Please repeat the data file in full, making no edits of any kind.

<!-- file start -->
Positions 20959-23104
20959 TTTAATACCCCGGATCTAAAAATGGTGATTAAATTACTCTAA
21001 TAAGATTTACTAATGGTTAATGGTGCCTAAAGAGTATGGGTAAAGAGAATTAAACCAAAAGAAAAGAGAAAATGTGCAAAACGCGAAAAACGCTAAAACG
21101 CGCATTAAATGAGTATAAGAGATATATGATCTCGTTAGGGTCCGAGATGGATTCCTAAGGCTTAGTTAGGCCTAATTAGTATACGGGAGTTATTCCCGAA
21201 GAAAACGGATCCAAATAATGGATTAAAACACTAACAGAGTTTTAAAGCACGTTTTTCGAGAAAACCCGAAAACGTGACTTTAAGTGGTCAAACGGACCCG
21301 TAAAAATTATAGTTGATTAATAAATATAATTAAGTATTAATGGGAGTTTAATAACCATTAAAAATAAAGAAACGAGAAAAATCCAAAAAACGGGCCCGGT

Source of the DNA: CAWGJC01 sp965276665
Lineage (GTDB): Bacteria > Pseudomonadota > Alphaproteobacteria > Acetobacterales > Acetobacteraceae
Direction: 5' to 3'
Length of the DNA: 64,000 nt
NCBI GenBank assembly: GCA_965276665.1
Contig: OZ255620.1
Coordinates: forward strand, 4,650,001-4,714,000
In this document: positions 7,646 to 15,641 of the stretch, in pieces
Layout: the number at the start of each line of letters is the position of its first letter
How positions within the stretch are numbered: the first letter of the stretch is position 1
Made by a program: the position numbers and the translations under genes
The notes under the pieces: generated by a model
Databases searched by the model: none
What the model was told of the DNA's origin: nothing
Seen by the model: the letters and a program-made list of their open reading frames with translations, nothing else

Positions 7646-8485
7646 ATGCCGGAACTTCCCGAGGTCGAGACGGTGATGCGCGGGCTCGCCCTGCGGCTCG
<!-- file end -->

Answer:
Positions 20959-23104
20959 TTTAATACCCCGGATCTAAAAATGGTGATTAAATTACTCTAA
21001 TAAGATTTACTAATGGTTAATGGTGCCTAAAGAGTATGGGTAAAGAGAATTAAACCAAAAGAAAAGAGAAAATGTGCAAAACGCGAAAAACGCTAAAACG
21101 CGCATTAAATGAGTATAAGAGATATATGATCTCGTTAGGGTCCGAGATGGATTCCTAAGGCTTAGTTAGGCCTAATTAGTATACGGGAGTTATTCCCGAA
21201 GAAAACGGATCCAAATAATGGATTAAAACACTAACAGAGTTTTAAAGCACGTTTTTCGAGAAAACCCGAAAACGTGACTTTAAGTGGTCAAACGGACCCG
21301 TAAAAATTATAGTTGATTAATAAATATAATTAAGTATTAATGGGAGTTTAATAACCATTAAAAATAAAGAAACGAGAAAAATCCAAAAAACGGGCCCGGT

Source of the DNA: CAWGJC01 sp965276665
Lineage (GTDB): Bacteria > Pseudomonadota > Alphaproteobacteria > Acetobacterales > Acetobacteraceae
Direction: 5' to 3'
Length of the DNA: 64,000 nt
NCBI GenBank assembly: GCA_965276665.1
Contig: OZ255620.1
Coordinates: forward strand, 4,650,001-4,714,000
In this document: positions 7,646 to 15,641 of the stretch, in pieces
Layout: the number at the start of each line of letters is the position of its first letter
How positions within the stretch are numbered: the first letter of the stretch is position 1
Made by a program: the position numbers and the translations under genes
The notes under the pieces: generated by a model
Databases searched by the model: none
What the model was told of the DNA's origin: nothing
Seen by the model: the letters and a program-made list of their open reading frames with translations, nothing else

Positions 7646-8485
7646 ATGCCGGAACTTCCCGAGGTCGAGACGGTGATGCGCGGGCTCGCCCTGCGGCTCG